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Why don’t we

comfort each other?

You’re in the grocery store when you see someone who is hurting, whether from the death of a loved one, the loss of a job, bullying, or illness. What do you say? How do you comfort them? Too often, we don’t do enough, paralyzed by a state-of-mind we call the Awkward Zone™.

In the Awkward Zone, we’re confronted by second-guessing and doubt which often inhibits comfort and connection. Barriers like these have always been there, but modern life has made them stronger.

 
 

Barriers to comfort

 
 PACE OF LIFE

PACE OF LIFE

 STRESS

STRESS

 ANXIETY

FEAR

 SOCIAL MEDIA

SOCIAL MEDIA

 PHONES

SMARTPHONES

 
 
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In the 2017 Connecticut State University Research study on Club Comfort among participating middle schoolers; we received an unheard of 100% positive feedback from students, parents, staff and community. Program lessons opened the student’s world to all who are hurting, including the unrecognized sufferers and those they don’t know. Increased empathy and compassion were evident with every participant. In many cases, students with deep hidden hurts shared how they felt. They came to the conclusion that helping others really does help ourselves.

- Dr. Helayna Herschkorn, Psy.D., NCSP
School Psychologist

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How We Do 

What We Do

Giving comfort may not be instinctual, but it is a skill that can be taught in a series of practiced steps.  At Inspiring Comfort, we believe that there is no better way to learn than to “do”. Our process walks participants through various steps for learning this skill. We start by truly seeing those around us who are hurting, identifying appropriate messaging, intentionally reaching out and reflecting back to determine what more can be done.

Click to learn more about our Circle of Comfort

 
 
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AWARENESS
BUILDING

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SITUATIONAL
ANALYSIS

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BREAKING THROUGH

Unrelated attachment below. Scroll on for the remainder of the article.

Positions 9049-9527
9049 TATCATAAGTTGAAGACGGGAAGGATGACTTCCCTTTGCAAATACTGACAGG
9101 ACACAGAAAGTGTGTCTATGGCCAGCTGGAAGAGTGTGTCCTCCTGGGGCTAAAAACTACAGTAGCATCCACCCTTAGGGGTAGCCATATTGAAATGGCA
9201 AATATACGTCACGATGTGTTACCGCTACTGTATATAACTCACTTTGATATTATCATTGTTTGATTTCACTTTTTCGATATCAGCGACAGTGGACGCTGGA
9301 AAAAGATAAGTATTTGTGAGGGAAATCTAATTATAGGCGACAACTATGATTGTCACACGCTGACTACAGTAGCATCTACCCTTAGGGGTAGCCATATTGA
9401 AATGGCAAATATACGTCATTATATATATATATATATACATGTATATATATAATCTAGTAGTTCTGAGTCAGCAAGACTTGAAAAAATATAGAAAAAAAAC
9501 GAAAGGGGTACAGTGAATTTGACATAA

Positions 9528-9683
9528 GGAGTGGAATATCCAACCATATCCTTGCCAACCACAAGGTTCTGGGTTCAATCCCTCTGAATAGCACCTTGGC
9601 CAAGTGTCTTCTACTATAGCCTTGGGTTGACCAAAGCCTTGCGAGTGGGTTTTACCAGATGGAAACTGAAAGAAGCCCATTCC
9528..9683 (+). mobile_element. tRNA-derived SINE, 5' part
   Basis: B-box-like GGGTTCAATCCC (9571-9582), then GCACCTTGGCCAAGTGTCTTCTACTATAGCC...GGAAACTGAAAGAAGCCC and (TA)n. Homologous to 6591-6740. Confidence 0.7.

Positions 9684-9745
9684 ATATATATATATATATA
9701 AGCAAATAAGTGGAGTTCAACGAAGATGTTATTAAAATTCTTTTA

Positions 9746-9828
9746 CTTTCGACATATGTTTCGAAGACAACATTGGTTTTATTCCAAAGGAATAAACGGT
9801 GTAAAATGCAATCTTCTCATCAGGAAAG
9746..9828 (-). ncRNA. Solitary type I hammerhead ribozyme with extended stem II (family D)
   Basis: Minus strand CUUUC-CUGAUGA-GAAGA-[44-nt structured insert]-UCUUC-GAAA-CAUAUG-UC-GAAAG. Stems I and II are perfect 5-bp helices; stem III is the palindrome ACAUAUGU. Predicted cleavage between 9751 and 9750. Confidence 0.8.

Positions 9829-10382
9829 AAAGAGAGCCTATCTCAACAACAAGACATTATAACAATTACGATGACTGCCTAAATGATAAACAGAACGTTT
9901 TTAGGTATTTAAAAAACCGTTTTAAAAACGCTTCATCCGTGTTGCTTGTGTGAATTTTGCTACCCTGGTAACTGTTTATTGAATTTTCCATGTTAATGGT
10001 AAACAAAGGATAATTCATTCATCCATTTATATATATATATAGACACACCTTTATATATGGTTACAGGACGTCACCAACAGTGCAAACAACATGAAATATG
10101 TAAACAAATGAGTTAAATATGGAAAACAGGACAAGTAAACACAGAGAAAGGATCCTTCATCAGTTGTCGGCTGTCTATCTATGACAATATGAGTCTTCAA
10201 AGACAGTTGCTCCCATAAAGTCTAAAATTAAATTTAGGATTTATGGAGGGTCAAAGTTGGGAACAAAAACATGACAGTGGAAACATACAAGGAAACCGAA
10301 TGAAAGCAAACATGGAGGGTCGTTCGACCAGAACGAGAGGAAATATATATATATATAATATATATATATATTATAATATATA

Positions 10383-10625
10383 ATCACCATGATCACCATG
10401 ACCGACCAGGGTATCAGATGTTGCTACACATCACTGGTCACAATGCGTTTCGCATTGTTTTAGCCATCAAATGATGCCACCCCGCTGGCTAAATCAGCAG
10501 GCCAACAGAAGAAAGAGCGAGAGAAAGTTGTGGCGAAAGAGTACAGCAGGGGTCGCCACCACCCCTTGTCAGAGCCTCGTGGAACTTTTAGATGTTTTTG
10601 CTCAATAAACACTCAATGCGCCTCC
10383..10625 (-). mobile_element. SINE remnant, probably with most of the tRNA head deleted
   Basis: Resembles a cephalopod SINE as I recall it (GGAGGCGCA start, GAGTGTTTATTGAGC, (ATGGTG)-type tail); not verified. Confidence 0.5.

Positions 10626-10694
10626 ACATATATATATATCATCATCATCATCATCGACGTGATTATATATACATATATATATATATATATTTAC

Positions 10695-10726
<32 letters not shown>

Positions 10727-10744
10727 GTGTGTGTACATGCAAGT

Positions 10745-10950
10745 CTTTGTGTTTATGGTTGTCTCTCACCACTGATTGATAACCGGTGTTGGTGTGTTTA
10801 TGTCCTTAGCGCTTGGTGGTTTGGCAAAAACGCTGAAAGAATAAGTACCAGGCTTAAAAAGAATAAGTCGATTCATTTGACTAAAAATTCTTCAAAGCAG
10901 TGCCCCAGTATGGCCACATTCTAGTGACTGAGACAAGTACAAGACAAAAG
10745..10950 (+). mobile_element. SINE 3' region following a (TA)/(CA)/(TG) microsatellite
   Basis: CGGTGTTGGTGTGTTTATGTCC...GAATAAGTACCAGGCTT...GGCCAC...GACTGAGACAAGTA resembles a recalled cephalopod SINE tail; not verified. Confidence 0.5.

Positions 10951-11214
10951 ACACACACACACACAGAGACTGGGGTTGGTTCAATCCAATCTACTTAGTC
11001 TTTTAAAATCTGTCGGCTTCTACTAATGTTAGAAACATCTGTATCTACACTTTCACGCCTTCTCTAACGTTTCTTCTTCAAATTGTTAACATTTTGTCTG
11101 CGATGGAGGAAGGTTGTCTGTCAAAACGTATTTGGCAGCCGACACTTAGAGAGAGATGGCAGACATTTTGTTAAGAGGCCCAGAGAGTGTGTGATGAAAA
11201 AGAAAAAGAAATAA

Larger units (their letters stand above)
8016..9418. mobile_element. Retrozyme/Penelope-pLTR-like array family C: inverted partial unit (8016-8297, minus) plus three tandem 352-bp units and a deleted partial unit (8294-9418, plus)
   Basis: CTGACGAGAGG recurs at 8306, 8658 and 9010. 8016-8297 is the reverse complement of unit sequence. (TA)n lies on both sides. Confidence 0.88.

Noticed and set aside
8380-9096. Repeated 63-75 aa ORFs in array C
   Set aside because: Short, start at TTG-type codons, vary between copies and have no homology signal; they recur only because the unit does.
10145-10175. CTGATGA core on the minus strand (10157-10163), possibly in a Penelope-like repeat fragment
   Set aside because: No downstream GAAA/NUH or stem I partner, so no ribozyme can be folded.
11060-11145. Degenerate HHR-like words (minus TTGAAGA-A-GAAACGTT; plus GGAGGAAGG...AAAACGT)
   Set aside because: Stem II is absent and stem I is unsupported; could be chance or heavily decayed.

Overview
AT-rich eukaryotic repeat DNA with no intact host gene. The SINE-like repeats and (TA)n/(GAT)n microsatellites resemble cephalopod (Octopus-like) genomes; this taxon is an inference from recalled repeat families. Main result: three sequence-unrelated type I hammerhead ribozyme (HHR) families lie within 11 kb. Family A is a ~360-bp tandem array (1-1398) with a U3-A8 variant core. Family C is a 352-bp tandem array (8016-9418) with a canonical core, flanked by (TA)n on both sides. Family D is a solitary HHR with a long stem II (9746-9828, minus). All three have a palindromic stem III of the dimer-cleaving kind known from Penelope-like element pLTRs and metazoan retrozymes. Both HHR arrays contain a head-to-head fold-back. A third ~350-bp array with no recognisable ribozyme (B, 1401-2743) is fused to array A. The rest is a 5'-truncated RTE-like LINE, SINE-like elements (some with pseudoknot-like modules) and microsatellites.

THE AWKWARD ZONE

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COMPASSIONATELY
CONNECTING

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REFLECTION &
SHARE OUT

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key components of

every session

Our programs, incorporating the lessons of the comfort dogs, teach how to “paws” to think, to remember, and to act. Helping people move beyond simple acts of kindness to spread true, lasting comfort. This process produces a full circle of comfort as lives are touched both inside and outside of the sessions.

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Skill-Based Learning – Every session goes through our worksheet based process of “pawsing” to Comfort. Program lessons go into deeper understanding and action.

A Personalized Gift – Our plaque is the capstone of all Project Comfort and Club Comfort work sessions.  These plaques are personalized, heartfelt gifts that make the receiver feel special and cared for with an authentic and compassionate connection of caring. 

Open Listening and Dialogue – During the sessions, an atmosphere of collaboration is created from the onset. Conversations occur among participants as they casually begin sharing who they are going to comfort, select their quote and design and choose the perfect plaque color from the assortment in front of them. Unexpected and immediate connections happen when they continue to share life stories and encourage each other.

 

 

Inspiring Comfort’s

recommended reading

Learn more about the crisis in comfort and connection with these must-read resources.

Smartphone Addiction Increases Loneliness, Isolation; No Different From Substance Abuse
https://www.studyfinds.org/smartphone-addiction-loneliness-isolation-substance-abuse/
 

Zero Hour For GEN X - Book by Matthew Hennessey

APA – So Lonely I Could Die
http://www.apa.org/news/press/releases/2017/08/lonely-die.aspx
 

The Lonely State of America
https://www.cbsnews.com/news/the-lonely-states-of-america/
 

Harvard Business Review: Work & the Loneliness Epidemic
https://hbr.org/cover-story/2017/09/work-and-the-loneliness-epidemic
 

Grief in the Classroom
https://www.npr.org/sections/ed/2015/01/13/376720559/grieving-in-the-classroom
 

Massive Study Finds Link Between High Screen Time & Unhappiness
http://www.intellectualtakeout.org/article/massive-study-finds-link-between-high-screen-time-and-unhappiness
 

iGen – Book by Dr. Jean Twenge
http://www.jeantwenge.com/igen-book-by-dr-jean-twenge/
 

How Social Isolation is Killing Us
https://www.nytimes.com/2016/12/22/upshot/how-social-isolation-is-killing-us.html?_r=0
 

Poor Social Skills, a Danger to Ones Physical, Mental Health
https://www.studyfinds.org/poor-social-skills-health/
 

Survery: Most Millennials, Gen Z Adults Prefer Texting over Talking in Person
https://www.studyfinds.org/millennials-gen-z-communicate-texting/

 

 

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